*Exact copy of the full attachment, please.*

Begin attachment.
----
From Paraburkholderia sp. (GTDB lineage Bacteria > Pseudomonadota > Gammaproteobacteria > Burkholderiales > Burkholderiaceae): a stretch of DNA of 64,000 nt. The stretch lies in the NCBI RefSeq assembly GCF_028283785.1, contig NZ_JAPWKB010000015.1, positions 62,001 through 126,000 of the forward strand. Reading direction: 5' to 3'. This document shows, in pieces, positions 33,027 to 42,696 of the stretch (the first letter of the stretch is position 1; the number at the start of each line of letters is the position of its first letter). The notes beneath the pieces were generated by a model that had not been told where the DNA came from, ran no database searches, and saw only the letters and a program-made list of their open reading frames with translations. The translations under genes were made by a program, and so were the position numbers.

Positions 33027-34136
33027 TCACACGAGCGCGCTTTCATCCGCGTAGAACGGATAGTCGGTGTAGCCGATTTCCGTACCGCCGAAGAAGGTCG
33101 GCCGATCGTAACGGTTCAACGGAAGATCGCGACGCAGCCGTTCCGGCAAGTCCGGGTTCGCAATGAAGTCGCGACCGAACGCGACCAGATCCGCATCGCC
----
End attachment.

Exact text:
From Paraburkholderia sp. (GTDB lineage Bacteria > Pseudomonadota > Gammaproteobacteria > Burkholderiales > Burkholderiaceae): a stretch of DNA of 64,000 nt. The stretch lies in the NCBI RefSeq assembly GCF_028283785.1, contig NZ_JAPWKB010000015.1, positions 62,001 through 126,000 of the forward strand. Reading direction: 5' to 3'. This document shows, in pieces, positions 33,027 to 42,696 of the stretch (the first letter of the stretch is position 1; the number at the start of each line of letters is the position of its first letter). The notes beneath the pieces were generated by a model that had not been told where the DNA came from, ran no database searches, and saw only the letters and a program-made list of their open reading frames with translations. The translations under genes were made by a program, and so were the position numbers.

Positions 33027-34136
33027 TCACACGAGCGCGCTTTCATCCGCGTAGAACGGATAGTCGGTGTAGCCGATTTCCGTACCGCCGAAGAAGGTCG
33101 GCCGATCGTAACGGTTCAACGGAAGATCGCGACGCAGCCGTTCCGGCAAGTCCGGGTTCGCAATGAAGTCGCGACCGAACGCGACCAGATCCGCATCGCC